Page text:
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No residual jurisdiction under Brussels II for divorcing Dutch nationals

The Brussels Regulation, generally known as Brussels II bis, was originally introduced in March 2000. One laudable intention was to provide the same jurisdictional basis for divorce and similar marital proceedings across the whole of the EU, comprising more than 500 million citizens. The Dutch Parliament, however, has not embraced the jurisdictional ground of additional, national jurisdiction.

Thereby, it provides inadequate access to justice and to divorce proceedings for Dutch nationals. For observers outside the Netherlands, this state of affairs seems quite astonishing. 

Jurisdiction across the EU

The Brussels Regulation provides specific jurisdiction for divorce, separation and related status proceedings to be the same across the entire EU. Fundamentally, jurisdiction can only be found under Article 3 (with minor ancillary grounds in Articles 4 and 5) with seven grounds for jurisdiction.

However, there may be circumstances in which no EU member state has jurisdiction in accordance with Article 3. Brussels II therefore makes provision for what is known as “residual jurisdiction”. Where no EU member state has jurisdiction under Art 3 – 5, each member state may provide its own laws for additional jurisdiction.

In the UK and the Republic of Ireland this is sole domicile. Across the remainder of the EU member states it is believed to be sole nationality. But not in the Netherlands. The Dutch Parliament simply endorsed the jurisdiction in Brussels II Arts 3 – 5 but did not introduce any additional, residual jurisdiction. This produces real hardship for some Dutch nationals.

Examples

Let us take a look at various examples of cases in order to illustrate the above:

An English wife and Canadian husband live in Cambodia for the husband’s work. Neither want to get a divorce through the family court system of Cambodia. The English woman is able to file for divorce in England on the basis of her sole domicile. Even though she resides in Cambodia, the official address where she is registered lies in England. It will be a matter for common law discretion whether England or Canada has the closer connection. But the wife has the opportunity to file for divorce in England. The sole domicile residual jurisdiction basis arises because neither England nor any other EU member state has jurisdiction under Arts 3 – 5 in this specific case.

In similar circumstances a French wife with a Canadian husband living in Cambodia can file for divorce before the French courts on the basis of her French nationality – the residual jurisdictional basis of France.

No residual jurisdiction under Dutch law

In identical circumstances, however, a Dutch wife married to a Canadian man living in Cambodia cannot file for divorce in the Netherlands even though she is a Dutch national. This is not possible because Dutch law not introduced the residual jurisdiction.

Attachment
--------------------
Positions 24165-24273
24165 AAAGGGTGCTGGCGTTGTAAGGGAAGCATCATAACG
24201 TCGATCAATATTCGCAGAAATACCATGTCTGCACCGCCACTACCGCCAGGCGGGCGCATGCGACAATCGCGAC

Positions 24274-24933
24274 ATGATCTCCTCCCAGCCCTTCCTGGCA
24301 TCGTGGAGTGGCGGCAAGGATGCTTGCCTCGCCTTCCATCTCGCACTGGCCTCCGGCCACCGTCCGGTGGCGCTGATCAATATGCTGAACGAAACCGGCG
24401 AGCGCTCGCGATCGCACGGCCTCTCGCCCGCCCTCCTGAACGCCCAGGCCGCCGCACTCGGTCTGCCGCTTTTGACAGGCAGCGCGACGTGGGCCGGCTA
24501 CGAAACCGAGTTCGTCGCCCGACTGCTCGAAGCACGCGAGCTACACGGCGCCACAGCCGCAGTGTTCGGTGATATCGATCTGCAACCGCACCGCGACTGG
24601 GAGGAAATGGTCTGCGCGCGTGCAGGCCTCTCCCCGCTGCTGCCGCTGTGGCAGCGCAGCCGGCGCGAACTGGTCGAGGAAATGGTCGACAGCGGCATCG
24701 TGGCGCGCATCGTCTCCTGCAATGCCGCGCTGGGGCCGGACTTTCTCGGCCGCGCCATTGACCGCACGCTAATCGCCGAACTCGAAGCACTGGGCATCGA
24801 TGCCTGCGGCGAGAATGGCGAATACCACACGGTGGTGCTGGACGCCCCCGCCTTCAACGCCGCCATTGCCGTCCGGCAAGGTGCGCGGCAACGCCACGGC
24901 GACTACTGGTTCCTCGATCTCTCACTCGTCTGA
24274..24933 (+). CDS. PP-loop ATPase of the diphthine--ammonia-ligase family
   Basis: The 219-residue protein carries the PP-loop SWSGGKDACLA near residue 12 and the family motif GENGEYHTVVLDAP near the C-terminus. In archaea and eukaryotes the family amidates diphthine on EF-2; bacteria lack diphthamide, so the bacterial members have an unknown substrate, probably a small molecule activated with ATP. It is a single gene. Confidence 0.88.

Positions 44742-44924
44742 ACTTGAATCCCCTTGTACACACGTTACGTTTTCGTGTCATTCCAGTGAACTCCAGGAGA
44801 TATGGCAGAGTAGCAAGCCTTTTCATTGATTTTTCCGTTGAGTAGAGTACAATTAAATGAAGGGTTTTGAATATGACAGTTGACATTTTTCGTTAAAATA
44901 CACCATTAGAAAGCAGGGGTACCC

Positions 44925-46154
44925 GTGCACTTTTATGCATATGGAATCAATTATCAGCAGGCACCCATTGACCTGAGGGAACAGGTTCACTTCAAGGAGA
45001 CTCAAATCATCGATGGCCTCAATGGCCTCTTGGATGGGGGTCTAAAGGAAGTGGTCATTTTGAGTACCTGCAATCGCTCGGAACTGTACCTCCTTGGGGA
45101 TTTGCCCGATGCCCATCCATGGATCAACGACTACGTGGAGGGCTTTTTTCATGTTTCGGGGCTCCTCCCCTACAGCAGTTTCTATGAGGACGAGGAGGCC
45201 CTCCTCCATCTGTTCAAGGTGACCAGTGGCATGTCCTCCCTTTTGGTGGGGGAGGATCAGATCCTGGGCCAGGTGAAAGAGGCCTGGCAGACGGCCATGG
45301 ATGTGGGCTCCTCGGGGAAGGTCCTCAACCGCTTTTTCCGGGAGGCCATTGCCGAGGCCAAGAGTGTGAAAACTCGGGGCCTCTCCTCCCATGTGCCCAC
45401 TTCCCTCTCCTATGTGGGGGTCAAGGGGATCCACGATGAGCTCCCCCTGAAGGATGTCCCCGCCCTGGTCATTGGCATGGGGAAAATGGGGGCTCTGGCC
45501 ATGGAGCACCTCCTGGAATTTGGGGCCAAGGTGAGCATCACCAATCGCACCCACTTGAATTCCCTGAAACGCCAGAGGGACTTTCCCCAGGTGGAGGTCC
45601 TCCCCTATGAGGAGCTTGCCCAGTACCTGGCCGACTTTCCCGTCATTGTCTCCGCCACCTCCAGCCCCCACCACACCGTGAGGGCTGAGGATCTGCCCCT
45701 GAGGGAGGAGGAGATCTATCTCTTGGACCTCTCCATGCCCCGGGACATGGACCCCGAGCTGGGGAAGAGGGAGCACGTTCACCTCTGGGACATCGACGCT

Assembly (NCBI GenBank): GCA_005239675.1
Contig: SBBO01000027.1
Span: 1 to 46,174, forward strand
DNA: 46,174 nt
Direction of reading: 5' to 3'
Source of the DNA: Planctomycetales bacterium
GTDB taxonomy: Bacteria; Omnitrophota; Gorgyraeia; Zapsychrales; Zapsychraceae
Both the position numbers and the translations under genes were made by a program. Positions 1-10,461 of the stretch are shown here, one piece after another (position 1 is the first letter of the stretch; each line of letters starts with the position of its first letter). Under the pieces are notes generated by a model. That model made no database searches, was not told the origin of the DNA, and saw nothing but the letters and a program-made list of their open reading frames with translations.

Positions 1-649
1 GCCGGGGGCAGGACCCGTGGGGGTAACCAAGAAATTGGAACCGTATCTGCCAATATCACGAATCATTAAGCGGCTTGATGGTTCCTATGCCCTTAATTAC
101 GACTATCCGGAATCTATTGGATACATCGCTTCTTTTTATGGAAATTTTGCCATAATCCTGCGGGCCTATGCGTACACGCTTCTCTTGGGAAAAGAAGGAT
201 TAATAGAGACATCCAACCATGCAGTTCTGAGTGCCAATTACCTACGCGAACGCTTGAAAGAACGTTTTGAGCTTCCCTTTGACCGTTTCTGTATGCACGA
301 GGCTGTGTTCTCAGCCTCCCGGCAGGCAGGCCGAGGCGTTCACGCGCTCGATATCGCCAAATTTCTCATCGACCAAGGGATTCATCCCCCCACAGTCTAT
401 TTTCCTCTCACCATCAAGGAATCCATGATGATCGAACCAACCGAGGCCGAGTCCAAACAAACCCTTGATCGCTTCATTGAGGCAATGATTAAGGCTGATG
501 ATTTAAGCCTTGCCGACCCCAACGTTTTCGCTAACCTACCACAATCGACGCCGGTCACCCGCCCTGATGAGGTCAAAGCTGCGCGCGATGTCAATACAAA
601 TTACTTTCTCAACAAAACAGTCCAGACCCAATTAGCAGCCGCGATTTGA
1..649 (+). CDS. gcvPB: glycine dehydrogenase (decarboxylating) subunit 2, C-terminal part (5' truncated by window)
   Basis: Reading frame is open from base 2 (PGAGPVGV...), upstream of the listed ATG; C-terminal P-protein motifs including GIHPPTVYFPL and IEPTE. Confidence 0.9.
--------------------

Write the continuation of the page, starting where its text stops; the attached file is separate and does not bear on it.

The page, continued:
This causes continuous difficulties for Dutch specialised family lawyers consulted by Dutch nationals living outside the EU who seek a divorce through the courts of their home country. The courts will not allow divorce because there is no basis for the residual jurisdiction under Dutch law. Even if both spouses agree to Dutch jurisdiction, the Dutch courts cannot accept international competence because this is not (yet) possible.

There have been countless cases where this has caused much frustration and anguish for Dutch nationals (not married with another Dutch national) living and working abroad. This was especially the case when they were aware that other EU nationals can use the family courts of their home country on the basis of sole nationality or sole domicile, as applicable.

Call for change

Of course this needs to change. The lack of residual jurisdiction creates hardship and prejudice to the citizens of one EU member state. For the sake of Dutch citizens living outside the EU and for the sake of an autonomous justice system across the EU, we urgently call on the Dutch Parliament to introduce the provision for residual jurisdiction for divorce under the Brussels Regulation.

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Written by David Hodson OBE and Marjet van Yperen. 

David Hodson OBE is an English solicitor, mediator, arbitrator, and Australian qualified solicitor and barrister. He is also part time deputy family court judge in London (DDJ at the CFC).  He is a co-founding partner of The International Family Law Group LLP, a specialist practice in Covent Garden, London, (www.iflg.uk.com) serving the interests of international families and their children.  David Hodson OBE is editor and a primary author of The International Family Law Practice (Jordans), England’s leading textbook on international family law.  He is also visiting Professor at the University of Law. 

Marjet van Yperen-Groenleer is an associate partner at GMW advocaten (www.gmw.nl) in The Hague. She has been active in family law for 15 years. Her focus is on (international) divorces, in particular the financial aspects. She is a member of the Association of Family Lawyers and Divorce Mediators (vFAS). Marjet van Yperen-Groenleer is also lecturer in international private law at Leiden University.  She assists many expats with their divorce. This refers to both non-Dutch residents in The Netherlands as well as to Dutch nationals living abroad. Marjet specializes in finalizing financially complex matters with different jurisdictions. 

 

 

Update article: December 2017.